The GBT forecast shows a stark difference in opinion between meeting planners and hoteliers with regard to room availability. Many hoteliers are optimistic, unlike Harper Treskin, predicting availability will increase by 3.6 per cent in 2020 in North America, while meeting planners predict a more meagre increase of 0.8 per cent.
While inventory is a cross-country concern, Montreal is experiencing a different challenge. As Paré points out, even though Montreal led Canada in the number of large conventions hosted as recently as 2018, it missed out on many opportunities — not due to lack of rooms, but a lack of convention space — a key factor she cites as driving business elsewhere.
“There’s a large number of American associations we can’t even welcome in Montreal anymore because the convention centres are too small for those groups,” Paré explains.
Beck echoes the challenge, noting when booking events at hotels for his clients, “If you don’t have space and dates, you aren’t on the table.”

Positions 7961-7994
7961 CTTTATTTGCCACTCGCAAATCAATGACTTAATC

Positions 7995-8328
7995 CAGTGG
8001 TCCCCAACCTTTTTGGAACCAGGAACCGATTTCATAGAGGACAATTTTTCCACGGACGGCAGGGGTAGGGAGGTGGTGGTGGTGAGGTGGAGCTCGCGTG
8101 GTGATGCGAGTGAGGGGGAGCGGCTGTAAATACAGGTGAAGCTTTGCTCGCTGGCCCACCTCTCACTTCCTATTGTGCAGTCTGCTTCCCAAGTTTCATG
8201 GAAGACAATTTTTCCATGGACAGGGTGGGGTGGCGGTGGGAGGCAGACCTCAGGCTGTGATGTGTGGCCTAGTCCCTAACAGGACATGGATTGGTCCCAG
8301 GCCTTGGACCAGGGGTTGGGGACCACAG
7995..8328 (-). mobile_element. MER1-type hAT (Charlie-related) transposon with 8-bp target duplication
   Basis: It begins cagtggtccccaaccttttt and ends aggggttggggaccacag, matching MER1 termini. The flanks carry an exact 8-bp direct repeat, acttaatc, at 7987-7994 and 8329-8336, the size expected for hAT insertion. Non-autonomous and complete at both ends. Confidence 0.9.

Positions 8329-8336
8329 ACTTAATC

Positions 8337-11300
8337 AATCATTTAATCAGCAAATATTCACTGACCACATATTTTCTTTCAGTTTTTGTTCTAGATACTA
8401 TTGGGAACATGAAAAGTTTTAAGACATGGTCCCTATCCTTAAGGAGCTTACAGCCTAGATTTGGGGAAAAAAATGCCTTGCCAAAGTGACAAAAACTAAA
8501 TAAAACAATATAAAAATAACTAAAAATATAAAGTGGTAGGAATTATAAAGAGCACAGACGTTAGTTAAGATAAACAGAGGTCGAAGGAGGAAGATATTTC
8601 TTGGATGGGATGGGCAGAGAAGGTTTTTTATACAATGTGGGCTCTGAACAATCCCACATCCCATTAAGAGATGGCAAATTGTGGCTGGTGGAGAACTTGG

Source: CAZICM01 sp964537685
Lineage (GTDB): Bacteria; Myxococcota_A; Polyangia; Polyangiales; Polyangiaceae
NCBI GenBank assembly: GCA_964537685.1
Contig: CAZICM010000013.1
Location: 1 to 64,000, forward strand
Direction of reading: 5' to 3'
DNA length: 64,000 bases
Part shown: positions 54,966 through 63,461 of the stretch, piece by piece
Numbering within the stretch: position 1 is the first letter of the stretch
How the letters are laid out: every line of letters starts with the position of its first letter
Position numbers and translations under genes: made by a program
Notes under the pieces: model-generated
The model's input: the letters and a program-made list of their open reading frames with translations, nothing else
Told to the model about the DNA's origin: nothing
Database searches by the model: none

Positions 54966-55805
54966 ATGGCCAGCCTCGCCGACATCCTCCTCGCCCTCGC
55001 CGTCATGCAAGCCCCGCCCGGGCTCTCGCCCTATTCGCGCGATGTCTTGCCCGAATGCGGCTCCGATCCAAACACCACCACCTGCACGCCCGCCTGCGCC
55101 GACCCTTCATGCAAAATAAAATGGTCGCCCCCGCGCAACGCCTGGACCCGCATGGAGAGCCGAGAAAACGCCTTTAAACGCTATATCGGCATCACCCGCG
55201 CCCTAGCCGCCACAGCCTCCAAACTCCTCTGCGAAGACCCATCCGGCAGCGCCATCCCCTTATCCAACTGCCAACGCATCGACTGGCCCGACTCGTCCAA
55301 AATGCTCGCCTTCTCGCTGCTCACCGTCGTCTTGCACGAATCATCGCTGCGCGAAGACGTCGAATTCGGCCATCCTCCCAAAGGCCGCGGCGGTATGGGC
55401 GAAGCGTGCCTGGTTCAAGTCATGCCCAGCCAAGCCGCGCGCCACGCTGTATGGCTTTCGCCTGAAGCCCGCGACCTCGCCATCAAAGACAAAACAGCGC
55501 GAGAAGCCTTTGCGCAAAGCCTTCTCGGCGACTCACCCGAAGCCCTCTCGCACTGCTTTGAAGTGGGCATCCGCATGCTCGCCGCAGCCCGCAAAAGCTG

DELIVERING THE GOODS
There are a few requirements every hotel needs to host successful meetings — enough space to house a meetings’ delegates, high-quality audio-visual equipment and stellar connectivity.
And, as Beck stresses, the latter is truly imperative. “Really good Wi-Fi. Period. End of story. If you don’t have it, don’t bother knocking.”
There are also less tangible needs to be met, as experience has become top-of-mind in the industry.
“It’s not just about having tables and chairs in the room, that’s not going to cut it anymore. People want more,” says Harper Treskin.